Michigan’s elected leaders continue to shelter in an undisclosed location in the Capitol complex during the unfolding crisis in Washington.
WASHINGTON, DC—As the House and Senate were in session Wednesday afternoon for the confirmation of the electoral victory of President-elect Joe Biden, supporters of outgoing President Donald Trump stormed the United States Capitol, forcing Congressional leaders to halt the vote and evacuate the building.
The National Guard is responding to the attempted coup.
Security measures at the Capitol failed because law enforcement was overwhelmed by the sheer volume of protesters. This represents a stark contrast to the police presence typically responding to Black Lives Matter protests.
Photographers captured images of Trump supporters sitting in the chair reserved for the president of the Senate, inside House Speaker Nancy Pelosi’s office, and with guns drawn on the House floor. Reports on the ground indicate at least one person was evacuated with a gunshot wound.
NPR also reports that multiple suspicious devices were found by law enforcement and are being investigated by the FBI.
“Like most of my colleagues, I’m sheltering in place,” said Rep. Elissa Slotkin (D-MI) on NPR from her undisclosed location during the crisis. “I’m literally looking at pictures of my colleagues where they’re down on their stomachs in the House gallery.”
She said she had been talking to the chairman of the Joint Chiefs of Staff, as Slotkin is formerly a member of the intelligence community. Slotkin said she is working with officials to clear the building.
“Do we want to continue this thing called democracy … or let it go down because we didn’t understand how fragile it was?” Slotkin asked. “The first order of business is to clear the Capitol complex, which is not safe. But then we have to have that existential conversation.”
She also said the confirmation of the Electoral College vote will likely not be completed today due to the time it will take to clear the building. But she said it is important to get that vote confirmed as soon as possible.
“If we can do it tomorrow, we should do it tomorrow,” she said. “Democracy has to keep going.”
The attempted coup is the result of President Donald Trump calling for his supporters to protest the election results at the Capitol despite lacking any evidence to support his claims of fraud. Trump has refused to accept his electoral defeat in the 2020 election, and his rhetoric directly contributed to today’s violence, argued Michigan Secretary of State Jocelyn Benson.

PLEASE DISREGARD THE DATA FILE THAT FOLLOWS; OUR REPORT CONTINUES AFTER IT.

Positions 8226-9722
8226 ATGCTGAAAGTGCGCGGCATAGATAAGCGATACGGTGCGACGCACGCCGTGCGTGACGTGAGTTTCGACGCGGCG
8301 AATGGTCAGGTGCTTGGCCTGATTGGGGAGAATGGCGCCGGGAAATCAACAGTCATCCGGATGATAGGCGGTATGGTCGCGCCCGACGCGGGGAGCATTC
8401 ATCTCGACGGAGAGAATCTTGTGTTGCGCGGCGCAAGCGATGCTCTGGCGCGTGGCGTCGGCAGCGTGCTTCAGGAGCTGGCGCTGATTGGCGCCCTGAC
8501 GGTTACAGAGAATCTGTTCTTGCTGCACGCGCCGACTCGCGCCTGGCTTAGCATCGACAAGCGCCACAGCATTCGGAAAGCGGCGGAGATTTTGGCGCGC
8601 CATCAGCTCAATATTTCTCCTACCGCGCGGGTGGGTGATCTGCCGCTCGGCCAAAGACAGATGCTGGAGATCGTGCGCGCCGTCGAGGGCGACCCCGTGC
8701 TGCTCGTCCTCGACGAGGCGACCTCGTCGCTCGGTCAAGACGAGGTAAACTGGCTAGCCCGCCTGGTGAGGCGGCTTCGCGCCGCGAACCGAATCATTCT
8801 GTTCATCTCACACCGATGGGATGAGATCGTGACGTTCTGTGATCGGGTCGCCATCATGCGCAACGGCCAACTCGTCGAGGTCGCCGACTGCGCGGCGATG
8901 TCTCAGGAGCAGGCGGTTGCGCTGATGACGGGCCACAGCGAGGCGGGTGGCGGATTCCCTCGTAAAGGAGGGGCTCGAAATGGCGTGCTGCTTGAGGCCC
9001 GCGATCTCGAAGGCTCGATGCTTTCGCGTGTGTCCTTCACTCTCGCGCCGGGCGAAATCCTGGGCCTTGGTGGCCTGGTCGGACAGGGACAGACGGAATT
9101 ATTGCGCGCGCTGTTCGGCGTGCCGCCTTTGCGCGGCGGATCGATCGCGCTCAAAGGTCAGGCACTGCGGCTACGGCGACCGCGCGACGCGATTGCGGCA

“This is happening because of lies,” Benson tweeted. “Because of a choice leaders made to spread and repeat lies about our democracy. They spread and repeated those lies in court, to the media, in the halls of our state legislatures. That is why this is happening.”
Of course, Michigan has seen similar incidents in the recent past, with armed gunmen attacking the Capitol Building in Lansing. Unlike the US Capitol, Michigan permits guns to be openly carried. Discussions in May about prohibiting guns devolved when the Capitol Commission’s meeting on the subject was interrupted with threats of violence.
“Is now a good time to renew discussions about banning guns at the Michigan Capitol?” Michigan Attorney General Dana Nessel asked Wednesday.
Taking questions following his remarks on the crisis, President-elect Joe Biden said he is not worried about the security of his inauguration or personal safety, saying the attack did not reflect true America.
As of this reporting, the crisis is ongoing. Follow The ‘Gander and our sister publication COURIER for continuing coverage as the situation develops.